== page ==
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Where ECMAScript Needs to Go: Three Goals

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Where ECMAScript Needs to Go: Three Goals

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We've been following ECMAScript a bit here on DZone, but so far mostly just specific suggestions, or reports on recent advances. This sort of spotty coverage helps me less than existing JavaScript ninjas, though, because I haven't even written enough JavaScript to get mad at its 'bad parts'.

What I can grasp better, though, is a post like this, from the IEBlog's JavaScript team.

The earlier part does give a specific proposal (for better math support -- which again even we non-JS-ninjas can get). But the rest of the article also outlines why these specific changes matter, and how they fit into the bigger picture of ECMAScript's evolution.

The three central desiderata for ECMAScript.next, according to the post, are:

  • Better integration with the native browser platform. With the introduction of recent APIs in HTML5, such as the File API, Canvas Pixel Array, and XHR2, there is an increasing need for JavaScript to have better interoperability with binary data streams. The need is so acute that there are many proposals across many Web communities and they are starting to converge in the Binary Data proposal. The Binary Data proposal aims to improve usability and expressivity for the use cases above.
  • Improved site load, especially for larger sites. JavaScript today would benefit from a standardized pattern for loading units of code consistently, in a way that won’t cross-contaminate the global scope, with a predictable loading order. A solution would benefit from being integrated into the runtime to ensure efficient page load times in coordination with the other browser subsystems. The modules and module loader proposals look like promising starting points which we aim to make available to scripts in “text/javascript” without needing to introduce breaking changes.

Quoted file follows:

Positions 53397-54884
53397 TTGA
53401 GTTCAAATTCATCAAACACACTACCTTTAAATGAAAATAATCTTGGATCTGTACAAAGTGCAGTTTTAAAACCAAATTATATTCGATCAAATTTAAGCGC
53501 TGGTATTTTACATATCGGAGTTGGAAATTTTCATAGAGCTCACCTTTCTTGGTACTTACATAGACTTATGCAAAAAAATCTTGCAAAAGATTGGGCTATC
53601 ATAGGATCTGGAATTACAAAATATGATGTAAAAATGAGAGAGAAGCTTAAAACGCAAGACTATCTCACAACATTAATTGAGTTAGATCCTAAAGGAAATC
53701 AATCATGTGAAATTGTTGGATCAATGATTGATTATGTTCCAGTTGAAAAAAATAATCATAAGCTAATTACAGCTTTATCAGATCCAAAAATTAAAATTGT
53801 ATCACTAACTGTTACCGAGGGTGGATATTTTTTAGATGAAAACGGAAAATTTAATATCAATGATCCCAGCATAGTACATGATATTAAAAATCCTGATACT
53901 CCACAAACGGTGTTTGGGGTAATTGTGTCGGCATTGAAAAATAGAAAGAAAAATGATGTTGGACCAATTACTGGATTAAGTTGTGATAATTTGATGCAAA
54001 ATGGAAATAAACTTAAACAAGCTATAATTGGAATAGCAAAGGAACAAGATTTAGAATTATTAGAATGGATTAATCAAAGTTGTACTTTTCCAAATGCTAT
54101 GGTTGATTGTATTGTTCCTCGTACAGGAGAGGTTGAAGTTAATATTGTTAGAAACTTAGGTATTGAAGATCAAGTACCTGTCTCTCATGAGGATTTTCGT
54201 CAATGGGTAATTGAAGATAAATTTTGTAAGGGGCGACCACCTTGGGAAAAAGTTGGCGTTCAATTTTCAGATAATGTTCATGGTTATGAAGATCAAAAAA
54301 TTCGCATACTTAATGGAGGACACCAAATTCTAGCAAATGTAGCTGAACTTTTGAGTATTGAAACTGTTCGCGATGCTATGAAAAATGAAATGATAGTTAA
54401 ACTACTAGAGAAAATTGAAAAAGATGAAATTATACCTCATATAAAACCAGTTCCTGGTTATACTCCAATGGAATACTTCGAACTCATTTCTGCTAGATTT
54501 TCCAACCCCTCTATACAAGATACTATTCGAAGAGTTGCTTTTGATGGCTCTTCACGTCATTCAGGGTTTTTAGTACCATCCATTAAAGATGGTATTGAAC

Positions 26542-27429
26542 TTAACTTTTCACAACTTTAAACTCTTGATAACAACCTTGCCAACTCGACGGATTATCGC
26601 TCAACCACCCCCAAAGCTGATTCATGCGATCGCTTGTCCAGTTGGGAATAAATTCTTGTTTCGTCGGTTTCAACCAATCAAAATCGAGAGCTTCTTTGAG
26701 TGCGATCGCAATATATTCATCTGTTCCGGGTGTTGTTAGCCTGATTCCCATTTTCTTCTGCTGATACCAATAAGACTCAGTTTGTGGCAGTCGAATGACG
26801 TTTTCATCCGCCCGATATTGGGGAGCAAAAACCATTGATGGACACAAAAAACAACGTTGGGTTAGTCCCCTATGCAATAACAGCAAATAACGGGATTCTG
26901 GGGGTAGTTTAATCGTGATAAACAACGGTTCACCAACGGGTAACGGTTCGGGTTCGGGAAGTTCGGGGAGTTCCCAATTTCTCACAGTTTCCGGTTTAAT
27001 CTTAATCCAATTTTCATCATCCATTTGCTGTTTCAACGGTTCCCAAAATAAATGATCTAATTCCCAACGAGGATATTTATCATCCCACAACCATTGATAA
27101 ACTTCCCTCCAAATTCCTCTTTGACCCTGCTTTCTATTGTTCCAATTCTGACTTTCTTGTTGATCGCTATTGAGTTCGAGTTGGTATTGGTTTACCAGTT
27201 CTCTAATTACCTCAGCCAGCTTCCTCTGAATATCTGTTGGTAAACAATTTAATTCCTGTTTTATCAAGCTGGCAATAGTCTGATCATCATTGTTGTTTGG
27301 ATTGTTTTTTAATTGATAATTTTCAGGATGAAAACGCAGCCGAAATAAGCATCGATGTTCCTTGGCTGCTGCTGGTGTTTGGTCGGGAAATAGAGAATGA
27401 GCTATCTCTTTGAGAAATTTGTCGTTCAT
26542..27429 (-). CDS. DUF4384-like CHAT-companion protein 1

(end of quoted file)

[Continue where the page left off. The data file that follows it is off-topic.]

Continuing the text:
• Execution performance and responsiveness. Libraries for interacting with intrinsic JavaScript types should continue to be filled out. As the String and Math extensions proposals suggest, JavaScript would benefit from an intrinsic string search like startsWith or contains and additions to the set of math functions to match other client platforms. JavaScript would also benefit from a format capability to replace variables in strings. Like ES5, when integrated into the runtime, these features can provide clear performance improvements for many real-world Web sites with minimal developer effort.

This seems like a good way of putting it -- and an intelligible way of putting it to people who are less annoyed at JavaScript and more interested in how improvements in ECMAScript can contribute to the improvement of user experience that HTML5 and other new standards are being orchestrated to achieve.

Check out the full article for more discussion.


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